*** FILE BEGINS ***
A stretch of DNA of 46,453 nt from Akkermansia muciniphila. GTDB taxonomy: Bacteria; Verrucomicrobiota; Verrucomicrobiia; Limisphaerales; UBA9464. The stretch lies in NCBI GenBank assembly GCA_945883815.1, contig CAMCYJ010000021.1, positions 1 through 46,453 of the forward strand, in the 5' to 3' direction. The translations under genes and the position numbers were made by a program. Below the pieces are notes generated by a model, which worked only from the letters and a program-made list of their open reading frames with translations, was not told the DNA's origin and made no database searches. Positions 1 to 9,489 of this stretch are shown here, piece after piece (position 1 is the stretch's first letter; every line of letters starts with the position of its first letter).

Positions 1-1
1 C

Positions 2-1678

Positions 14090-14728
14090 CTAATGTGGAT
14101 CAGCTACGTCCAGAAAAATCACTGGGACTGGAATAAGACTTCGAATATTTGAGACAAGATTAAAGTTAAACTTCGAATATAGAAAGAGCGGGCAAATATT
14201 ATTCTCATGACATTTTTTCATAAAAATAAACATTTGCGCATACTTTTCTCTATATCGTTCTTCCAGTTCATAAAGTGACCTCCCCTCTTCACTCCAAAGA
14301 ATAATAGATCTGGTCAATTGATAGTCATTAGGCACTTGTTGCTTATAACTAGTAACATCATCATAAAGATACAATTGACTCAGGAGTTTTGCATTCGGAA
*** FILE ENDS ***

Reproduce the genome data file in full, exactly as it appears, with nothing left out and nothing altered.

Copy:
A stretch of DNA of 46,453 nt from Akkermansia muciniphila. GTDB taxonomy: Bacteria; Verrucomicrobiota; Verrucomicrobiia; Limisphaerales; UBA9464. The stretch lies in NCBI GenBank assembly GCA_945883815.1, contig CAMCYJ010000021.1, positions 1 through 46,453 of the forward strand, in the 5' to 3' direction. The translations under genes and the position numbers were made by a program. Below the pieces are notes generated by a model, which worked only from the letters and a program-made list of their open reading frames with translations, was not told the DNA's origin and made no database searches. Positions 1 to 9,489 of this stretch are shown here, piece after piece (position 1 is the stretch's first letter; every line of letters starts with the position of its first letter).

Positions 1-1
1 C

Positions 2-1678

Positions 14090-14728
14090 CTAATGTGGAT
14101 CAGCTACGTCCAGAAAAATCACTGGGACTGGAATAAGACTTCGAATATTTGAGACAAGATTAAAGTTAAACTTCGAATATAGAAAGAGCGGGCAAATATT
14201 ATTCTCATGACATTTTTTCATAAAAATAAACATTTGCGCATACTTTTCTCTATATCGTTCTTCCAGTTCATAAAGTGACCTCCCCTCTTCACTCCAAAGA
14301 ATAATAGATCTGGTCAATTGATAGTCATTAGGCACTTGTTGCTTATAACTAGTAACATCATCATAAAGATACAATTGACTCAGGAGTTTTGCATTCGGAA